Posted by: soniahs | November 2, 2011

Orlando Wetlands Park gets a major facelift

Last weekend, we took a short break from working and drove out to Orlando Wetlands Park. We only had about an hour and a half in the park before closing, but it was still good to get out of the house (and away from grading!)

The really obvious change at the park is the big expansion in flooded pond area. OWP is a water treatment facility that slowly filters treated wastewater through a series of ponds and marshes, before discharging it into the St. Johns River. Plants, algae, and natural microbes do the job of pulling excess nutrients out of the water. After treatment, the water is actually much lower in nutrient levels than the water in the St. Johns, but the nutrients have to go somewhere, and that ends up being the rotting remains of the plants and algae.

We're not talking about a shovelful or two of dirt, here... (Photo by OWP staff.)

Apparently, the time had come to remove some of the nutrient-containing (mainly phosphorus) muck from part of the wetland. After the muck removal, managers planted more native plants, and re-flooded the area. There’s a description of the process here. It certainly gives the place a different “feel.”

Since we didn’t have much time to explore the park before closing, it was quite disorienting to see the new expanse of pond with little cypress tree “islands” where before there had been marsh. I guess my surprise a testament to how long it’s been since I’ve visited, because I think this work was done a few months ago (where does the time go…?). It’s a bit sad that the mapsI helped make for them are now out of date! (Though I think the berms and paths are pretty similar…)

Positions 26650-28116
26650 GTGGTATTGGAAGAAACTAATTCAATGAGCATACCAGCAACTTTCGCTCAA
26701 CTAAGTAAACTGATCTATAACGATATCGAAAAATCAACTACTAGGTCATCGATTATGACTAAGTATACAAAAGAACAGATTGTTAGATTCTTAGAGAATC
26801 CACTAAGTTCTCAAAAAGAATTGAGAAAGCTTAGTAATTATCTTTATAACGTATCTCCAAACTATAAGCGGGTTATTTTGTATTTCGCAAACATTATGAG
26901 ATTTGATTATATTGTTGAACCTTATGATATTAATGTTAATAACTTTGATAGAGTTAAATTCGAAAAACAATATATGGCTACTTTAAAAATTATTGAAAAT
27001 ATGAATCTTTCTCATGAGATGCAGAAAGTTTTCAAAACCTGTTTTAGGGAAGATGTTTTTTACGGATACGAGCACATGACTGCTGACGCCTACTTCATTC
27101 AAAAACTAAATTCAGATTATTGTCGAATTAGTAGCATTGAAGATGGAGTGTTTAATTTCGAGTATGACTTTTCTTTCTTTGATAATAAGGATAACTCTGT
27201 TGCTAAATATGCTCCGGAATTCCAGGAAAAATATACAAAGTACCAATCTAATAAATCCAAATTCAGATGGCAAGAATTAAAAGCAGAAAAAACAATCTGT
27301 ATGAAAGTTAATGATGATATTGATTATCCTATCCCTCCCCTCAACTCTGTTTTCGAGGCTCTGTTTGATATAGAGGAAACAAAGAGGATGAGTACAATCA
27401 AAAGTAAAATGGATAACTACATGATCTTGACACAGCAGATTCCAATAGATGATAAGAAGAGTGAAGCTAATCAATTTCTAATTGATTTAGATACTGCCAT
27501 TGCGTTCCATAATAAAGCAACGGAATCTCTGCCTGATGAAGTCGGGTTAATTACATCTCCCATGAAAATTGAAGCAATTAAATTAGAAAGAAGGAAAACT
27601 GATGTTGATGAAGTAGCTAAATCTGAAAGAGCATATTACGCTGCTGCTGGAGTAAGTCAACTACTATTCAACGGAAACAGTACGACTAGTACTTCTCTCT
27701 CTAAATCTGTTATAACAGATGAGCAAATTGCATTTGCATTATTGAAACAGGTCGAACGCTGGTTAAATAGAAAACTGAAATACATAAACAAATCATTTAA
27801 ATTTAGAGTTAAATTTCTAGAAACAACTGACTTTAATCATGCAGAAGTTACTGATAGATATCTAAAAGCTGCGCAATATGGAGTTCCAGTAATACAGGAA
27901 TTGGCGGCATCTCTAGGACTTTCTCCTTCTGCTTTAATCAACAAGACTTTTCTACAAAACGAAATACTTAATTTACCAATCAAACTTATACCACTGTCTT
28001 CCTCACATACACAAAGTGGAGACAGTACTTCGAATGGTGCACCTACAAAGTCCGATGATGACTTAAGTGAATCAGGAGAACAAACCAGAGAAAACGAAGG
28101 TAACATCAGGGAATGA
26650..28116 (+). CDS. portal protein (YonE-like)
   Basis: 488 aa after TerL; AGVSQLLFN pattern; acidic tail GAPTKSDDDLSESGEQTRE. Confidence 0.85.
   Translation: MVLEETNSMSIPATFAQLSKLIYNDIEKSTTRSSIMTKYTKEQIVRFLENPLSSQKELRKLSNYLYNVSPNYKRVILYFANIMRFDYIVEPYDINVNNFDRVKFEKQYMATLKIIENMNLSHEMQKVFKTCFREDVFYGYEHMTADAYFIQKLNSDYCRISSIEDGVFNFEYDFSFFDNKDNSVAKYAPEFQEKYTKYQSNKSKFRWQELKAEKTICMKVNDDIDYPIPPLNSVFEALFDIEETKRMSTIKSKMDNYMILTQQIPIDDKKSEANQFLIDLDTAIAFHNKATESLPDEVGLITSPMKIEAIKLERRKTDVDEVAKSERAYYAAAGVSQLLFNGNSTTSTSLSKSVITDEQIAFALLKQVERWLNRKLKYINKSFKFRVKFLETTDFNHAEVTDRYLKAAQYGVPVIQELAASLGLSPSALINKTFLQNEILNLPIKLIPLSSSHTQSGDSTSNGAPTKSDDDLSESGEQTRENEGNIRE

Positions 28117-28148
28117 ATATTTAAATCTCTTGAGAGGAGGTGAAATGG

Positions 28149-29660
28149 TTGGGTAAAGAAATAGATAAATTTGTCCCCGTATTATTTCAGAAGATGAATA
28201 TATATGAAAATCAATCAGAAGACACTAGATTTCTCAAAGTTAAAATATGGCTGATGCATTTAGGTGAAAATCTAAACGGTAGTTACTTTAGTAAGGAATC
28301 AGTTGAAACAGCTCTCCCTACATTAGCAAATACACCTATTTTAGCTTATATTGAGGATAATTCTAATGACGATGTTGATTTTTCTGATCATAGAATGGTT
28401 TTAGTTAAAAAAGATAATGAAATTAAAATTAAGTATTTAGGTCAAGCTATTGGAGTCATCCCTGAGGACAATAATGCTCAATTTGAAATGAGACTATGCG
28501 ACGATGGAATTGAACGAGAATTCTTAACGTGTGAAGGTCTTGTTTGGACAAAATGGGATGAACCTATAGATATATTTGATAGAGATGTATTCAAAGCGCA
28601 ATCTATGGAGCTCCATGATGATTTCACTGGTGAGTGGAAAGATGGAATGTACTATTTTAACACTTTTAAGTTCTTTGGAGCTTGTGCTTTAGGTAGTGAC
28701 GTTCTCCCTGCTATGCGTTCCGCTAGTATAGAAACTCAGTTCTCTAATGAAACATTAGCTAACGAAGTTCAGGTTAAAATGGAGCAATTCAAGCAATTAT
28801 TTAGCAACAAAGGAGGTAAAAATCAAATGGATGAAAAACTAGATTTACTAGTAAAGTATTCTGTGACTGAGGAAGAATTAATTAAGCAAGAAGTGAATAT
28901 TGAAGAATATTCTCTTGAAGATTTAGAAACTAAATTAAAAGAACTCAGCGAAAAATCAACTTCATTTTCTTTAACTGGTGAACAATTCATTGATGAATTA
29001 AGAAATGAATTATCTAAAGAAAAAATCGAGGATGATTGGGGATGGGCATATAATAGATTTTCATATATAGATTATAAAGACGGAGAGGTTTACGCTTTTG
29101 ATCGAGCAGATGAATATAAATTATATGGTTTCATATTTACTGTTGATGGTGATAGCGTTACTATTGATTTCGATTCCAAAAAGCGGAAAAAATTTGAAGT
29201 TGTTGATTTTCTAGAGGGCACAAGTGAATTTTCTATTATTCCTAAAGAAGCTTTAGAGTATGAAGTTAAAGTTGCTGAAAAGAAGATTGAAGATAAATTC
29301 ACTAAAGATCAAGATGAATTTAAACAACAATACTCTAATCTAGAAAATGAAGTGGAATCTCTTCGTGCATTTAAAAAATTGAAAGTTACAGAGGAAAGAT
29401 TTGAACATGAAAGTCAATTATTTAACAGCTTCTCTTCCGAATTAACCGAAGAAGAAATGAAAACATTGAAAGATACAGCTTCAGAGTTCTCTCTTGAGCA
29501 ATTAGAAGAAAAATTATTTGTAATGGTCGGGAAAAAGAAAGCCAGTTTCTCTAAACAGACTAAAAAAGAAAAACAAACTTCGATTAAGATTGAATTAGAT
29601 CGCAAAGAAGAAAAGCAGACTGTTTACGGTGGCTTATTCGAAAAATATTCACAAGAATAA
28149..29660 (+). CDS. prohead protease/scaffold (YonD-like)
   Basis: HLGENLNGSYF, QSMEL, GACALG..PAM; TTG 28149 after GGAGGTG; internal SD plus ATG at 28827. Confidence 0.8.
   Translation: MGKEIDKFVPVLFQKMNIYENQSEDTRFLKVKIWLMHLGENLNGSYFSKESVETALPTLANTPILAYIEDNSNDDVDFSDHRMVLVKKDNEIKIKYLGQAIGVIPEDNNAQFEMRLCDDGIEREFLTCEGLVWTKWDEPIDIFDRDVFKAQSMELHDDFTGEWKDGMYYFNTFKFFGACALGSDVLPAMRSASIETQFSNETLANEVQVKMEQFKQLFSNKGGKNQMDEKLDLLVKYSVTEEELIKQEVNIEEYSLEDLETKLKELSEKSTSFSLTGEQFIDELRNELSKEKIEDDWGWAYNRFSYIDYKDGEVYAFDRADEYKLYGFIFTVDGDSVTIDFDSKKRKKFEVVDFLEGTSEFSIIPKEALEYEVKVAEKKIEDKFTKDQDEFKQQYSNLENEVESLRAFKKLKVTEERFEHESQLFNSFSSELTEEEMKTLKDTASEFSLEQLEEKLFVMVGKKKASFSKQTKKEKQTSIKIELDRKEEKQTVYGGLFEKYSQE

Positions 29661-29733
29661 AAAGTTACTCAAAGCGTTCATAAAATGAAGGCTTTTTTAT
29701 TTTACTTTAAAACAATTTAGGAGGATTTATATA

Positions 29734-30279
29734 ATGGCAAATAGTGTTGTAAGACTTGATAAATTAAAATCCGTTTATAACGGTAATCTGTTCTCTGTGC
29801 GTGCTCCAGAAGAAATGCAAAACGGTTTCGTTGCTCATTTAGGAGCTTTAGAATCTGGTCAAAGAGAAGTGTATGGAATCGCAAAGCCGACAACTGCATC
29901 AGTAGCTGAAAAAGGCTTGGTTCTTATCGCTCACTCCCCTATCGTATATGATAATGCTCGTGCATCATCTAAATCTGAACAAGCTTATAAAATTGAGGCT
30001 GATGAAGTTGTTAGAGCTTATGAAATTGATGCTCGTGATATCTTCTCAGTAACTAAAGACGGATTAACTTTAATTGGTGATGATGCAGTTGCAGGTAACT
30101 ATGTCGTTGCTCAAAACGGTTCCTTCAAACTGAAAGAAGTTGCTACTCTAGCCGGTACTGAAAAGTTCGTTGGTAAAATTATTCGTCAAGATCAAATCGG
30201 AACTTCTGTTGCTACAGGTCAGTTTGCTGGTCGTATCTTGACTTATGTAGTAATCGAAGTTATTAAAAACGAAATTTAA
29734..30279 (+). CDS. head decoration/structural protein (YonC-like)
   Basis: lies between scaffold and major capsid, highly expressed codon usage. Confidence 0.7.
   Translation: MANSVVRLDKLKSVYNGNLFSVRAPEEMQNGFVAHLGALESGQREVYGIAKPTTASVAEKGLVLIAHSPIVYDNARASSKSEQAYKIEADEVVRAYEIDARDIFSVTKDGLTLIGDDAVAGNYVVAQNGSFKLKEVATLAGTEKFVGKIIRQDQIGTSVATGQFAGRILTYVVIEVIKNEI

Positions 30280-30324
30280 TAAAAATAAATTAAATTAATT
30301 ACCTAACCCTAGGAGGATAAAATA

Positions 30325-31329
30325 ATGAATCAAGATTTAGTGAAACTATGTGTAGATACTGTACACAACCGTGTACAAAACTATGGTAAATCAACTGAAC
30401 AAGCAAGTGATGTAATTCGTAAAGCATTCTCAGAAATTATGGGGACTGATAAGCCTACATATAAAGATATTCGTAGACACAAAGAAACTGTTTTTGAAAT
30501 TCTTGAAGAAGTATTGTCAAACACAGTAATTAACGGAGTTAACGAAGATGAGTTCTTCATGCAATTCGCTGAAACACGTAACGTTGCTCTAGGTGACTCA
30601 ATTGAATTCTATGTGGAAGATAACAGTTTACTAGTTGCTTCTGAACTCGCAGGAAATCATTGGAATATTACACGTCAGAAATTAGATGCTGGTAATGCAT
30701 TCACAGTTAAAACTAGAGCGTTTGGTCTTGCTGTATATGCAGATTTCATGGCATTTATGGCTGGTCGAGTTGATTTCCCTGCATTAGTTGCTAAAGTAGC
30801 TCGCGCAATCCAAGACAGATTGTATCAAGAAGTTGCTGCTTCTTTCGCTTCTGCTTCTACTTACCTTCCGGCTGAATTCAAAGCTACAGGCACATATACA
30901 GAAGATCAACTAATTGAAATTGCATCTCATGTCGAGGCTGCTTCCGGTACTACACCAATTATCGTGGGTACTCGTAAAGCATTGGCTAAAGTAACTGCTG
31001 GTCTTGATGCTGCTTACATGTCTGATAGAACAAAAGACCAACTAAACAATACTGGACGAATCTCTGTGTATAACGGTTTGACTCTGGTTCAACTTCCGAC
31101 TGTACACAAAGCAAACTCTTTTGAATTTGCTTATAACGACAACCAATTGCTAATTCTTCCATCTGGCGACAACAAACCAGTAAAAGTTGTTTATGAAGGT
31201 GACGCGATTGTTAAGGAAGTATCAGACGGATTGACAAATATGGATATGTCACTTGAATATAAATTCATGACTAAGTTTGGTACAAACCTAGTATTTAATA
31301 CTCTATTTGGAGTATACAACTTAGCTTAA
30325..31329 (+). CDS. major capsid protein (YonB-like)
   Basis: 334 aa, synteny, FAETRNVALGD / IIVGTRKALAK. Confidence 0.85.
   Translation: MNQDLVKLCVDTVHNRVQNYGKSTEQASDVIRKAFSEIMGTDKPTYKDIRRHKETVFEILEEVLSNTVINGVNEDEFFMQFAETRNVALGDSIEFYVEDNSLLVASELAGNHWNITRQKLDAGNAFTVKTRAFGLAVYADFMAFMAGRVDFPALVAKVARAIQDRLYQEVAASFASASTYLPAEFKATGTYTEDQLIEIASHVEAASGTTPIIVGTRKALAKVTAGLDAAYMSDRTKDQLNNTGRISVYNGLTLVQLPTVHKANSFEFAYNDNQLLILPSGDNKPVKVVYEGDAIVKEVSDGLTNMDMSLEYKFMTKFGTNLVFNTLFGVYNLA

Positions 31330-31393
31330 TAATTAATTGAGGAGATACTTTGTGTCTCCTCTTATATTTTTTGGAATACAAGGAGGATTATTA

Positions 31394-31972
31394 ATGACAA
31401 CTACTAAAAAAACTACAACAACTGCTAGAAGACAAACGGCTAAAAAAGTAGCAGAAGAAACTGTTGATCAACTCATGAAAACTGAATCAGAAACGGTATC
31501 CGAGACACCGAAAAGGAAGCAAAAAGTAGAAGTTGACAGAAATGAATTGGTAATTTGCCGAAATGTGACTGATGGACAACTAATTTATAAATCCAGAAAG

Newly-planted ponds. (Photo: OWP staff.)

Anyway, the park closes for the season on Nov. 15th, so I’m going to try to get out there again before that point- maybe bike around a bit to see what’s changed.

Here’s my bird list- not too bad for a breezy hour of walking around. The highlight was probably the whistling-duck families, which have the obvious cute appeal of being, well, ducks that whistle.

Black-bellied Whistling-Duck
Blue-winged Teal
Wood Stork
Double-crested Cormorant
Great Blue Heron
Great Egret
Little Blue Heron
Tricolored Heron
White Ibis
Glossy Ibis
Black Vulture
Turkey Vulture
Bald Eagle
Red-shouldered Hawk
Common Gallinule
American Coot
Sandhill Crane
Rock Pigeon
Mourning Dove
Downy/Hairy Woodpecker (moved too fast to tell)
Eastern Phoebe
Gray Catbird
Northern Mockingbird
Common Yellowthroat
Palm Warbler
Savannah Sparrow
Swamp Sparrow
Boat-tailed Grackle



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